Wednesday, February 29, 2012

CAUGHT (1949)

Working class girl Leonora (Barbara Bel Geddes) dreams of marrying a rich man and living in comfort. She goes to charm school where she learns how to act in social situations, how to make conversation, and generally how to be charming. After she gets a job as a department store model, she is approached by a slimy fellow named Franzi (Curt Bois) who is on the prowl for good-time girls for his boss, millionaire Smith Ohlrig (Robert Ryan). She is invited to a party on Ohlrig's yacht and hits it off with him, though we are privy to sessions with his psychiatrist in which we learn that Ohlrig has anxiety attacks he gets whenever he doesn’t get his way. He is full of self-pity, wants to destroy anyone who gets in his way, and believes that no one would love him except for his money. After a whirlwind courtship, the two marry but she quickly becomes bored and restless when Ohlrig constantly puts business first, ignoring and humiliating her, leaving her alone every evening with only the company of Franzi (coded gay because he flits instead of walks and calls everyone, women and men, "darlings"). Soon she leaves him, rents a shabby little apartment, and gets a job as a receptionist for the handsome Dr. Quinada (James Mason). He falls for her but she disappears one night to go back and give Ohlrig one more chance. They sleep together but it doesn't last and she returns to Quinada, but soon discovers she is pregnant by Ohlrig. Her husband agrees to give her a divorce but only if she gives him sole custody of the child. Leonora indeed finds herself "caught."

Director Max Ophuls uses gliding camerawork and noir shadows to give this melodrama some visual interest—there are occasional stylistic echoes of CITIZEN KANE. The character of Ohlrig is based on Howard Hughes, and Ryan gives a very good performance, capturing the neurotic darkness of the character. Even though he is the villain, he is the only character I really cared about here. Bel Geddes is fine, but I never felt there was much there beneath the unthinking desire for comfort and money. Mason is also good, but he hasn’t much to do until a confrontation scene between the three near the end. A movie with a pessimistic view of people and their motives in establishing relationships, marred a bit by an unrealistically pat and happy ending. [TCM]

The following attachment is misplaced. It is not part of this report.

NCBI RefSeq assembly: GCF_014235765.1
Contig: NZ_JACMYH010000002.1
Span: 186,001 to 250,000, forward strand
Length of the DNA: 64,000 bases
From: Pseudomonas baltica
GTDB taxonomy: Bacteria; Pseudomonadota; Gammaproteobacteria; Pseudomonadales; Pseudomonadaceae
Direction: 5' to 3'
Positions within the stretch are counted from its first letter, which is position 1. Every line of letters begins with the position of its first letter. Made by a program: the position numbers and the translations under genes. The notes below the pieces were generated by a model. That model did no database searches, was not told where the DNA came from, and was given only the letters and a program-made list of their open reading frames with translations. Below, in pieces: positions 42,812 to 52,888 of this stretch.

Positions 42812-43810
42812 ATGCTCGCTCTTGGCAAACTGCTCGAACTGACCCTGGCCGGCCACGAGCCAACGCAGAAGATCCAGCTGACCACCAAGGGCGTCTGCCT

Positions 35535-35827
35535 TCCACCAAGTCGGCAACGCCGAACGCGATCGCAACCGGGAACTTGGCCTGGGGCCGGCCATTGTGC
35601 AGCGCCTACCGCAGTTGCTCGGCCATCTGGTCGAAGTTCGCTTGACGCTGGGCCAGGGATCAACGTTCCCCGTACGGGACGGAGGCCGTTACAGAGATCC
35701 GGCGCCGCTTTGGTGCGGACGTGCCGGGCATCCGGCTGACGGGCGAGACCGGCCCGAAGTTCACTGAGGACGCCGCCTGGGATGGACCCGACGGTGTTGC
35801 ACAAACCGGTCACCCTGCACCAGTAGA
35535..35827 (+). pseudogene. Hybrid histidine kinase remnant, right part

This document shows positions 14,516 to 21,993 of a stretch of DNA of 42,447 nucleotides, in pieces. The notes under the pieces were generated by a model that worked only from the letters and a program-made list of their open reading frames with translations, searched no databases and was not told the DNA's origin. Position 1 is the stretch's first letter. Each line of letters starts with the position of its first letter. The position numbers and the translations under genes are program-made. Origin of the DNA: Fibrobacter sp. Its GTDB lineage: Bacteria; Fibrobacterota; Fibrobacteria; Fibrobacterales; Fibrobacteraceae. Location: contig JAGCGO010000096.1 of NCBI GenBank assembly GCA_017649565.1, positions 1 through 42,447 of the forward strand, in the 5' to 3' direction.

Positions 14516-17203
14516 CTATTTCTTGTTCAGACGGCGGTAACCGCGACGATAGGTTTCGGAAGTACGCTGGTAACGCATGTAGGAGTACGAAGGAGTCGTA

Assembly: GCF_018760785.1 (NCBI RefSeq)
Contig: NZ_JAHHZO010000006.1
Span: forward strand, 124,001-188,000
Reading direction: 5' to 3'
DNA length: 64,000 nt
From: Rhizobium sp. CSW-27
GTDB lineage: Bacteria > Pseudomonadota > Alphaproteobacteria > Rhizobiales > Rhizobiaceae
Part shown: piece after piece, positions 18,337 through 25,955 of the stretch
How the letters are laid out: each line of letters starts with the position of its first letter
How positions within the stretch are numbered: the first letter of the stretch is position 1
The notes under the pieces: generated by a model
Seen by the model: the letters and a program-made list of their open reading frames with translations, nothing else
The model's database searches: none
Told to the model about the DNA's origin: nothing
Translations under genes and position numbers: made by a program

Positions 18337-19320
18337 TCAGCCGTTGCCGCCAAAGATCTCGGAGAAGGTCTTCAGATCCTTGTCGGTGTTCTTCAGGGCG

Monday, February 27, 2012


Commissioners Peters (retiring) and Connors (his replacement) watch the coronation of Melmendi, new queen of the Ashuba tribe. Peters is proud of having kept gin and guns out the hands of the natives, but there are problems on the horizon: Bulam, a rival tribe's king, wants to marry Melmendi but she refuses him, and there are gunrunners sniffing around, notably escaped prisoner Radijeck and his buddies. Tarzan hears about Radijeck's presence from his animal pals and warns the commissioners, but Peters and Connors are both caught off guard and killed by the gunrunners. Bulam is buying guns from Radijeck in order to wage war on the Ashuba, and Melmendi is kidnapped, leaving Tarzan to single-handedly save the day, which he does, climaxing in a brutal knife fight with Bulam. But even after the queen and her people are saved, there’s trouble: Radijeck finds Jane and holds her at gunpoint. Can Tarzan save the day twice in one day?

For Lex Barker's third round as Tarzan, coming after TARZAN AND THE SLAVE GIRL, a substantial amount of the film was actually shot in Africa, though it's difficult to say what, as we still get the soundstage treehouse and vine-swinging scenes. Barker is fine, but the new Jane (Virginia Huston) is not; with an oddly kicky hairdo, she looks like a suburban mom , or like Jane Wyatt doing a pilot episode of Tarzan Knows Best. George Macready (the bad guy from GILDA) is good as Radijeck, as are Douglas Fowley and Glenn Anders as his cohorts; a little echo of TREASURE OF THE SIERRA MADRE can be sensed in the plotline involving the bad guys' bad behavior toward each other. The legendary Dorothy Dandridge, who later played Bess in the film of Porgy and Bess, is wasted as the queen, but it's nice to see her as she only appeared in a handful of film roles in her career. Alan Napier (Adam West's Alfred in Batman) is Peters. The first half is a little slow with too much exposition trotted out in long dialogue scenes, but the action picks up nicely in the last half. [TCM]

Friday, February 24, 2012

I’LL GET BY (1950)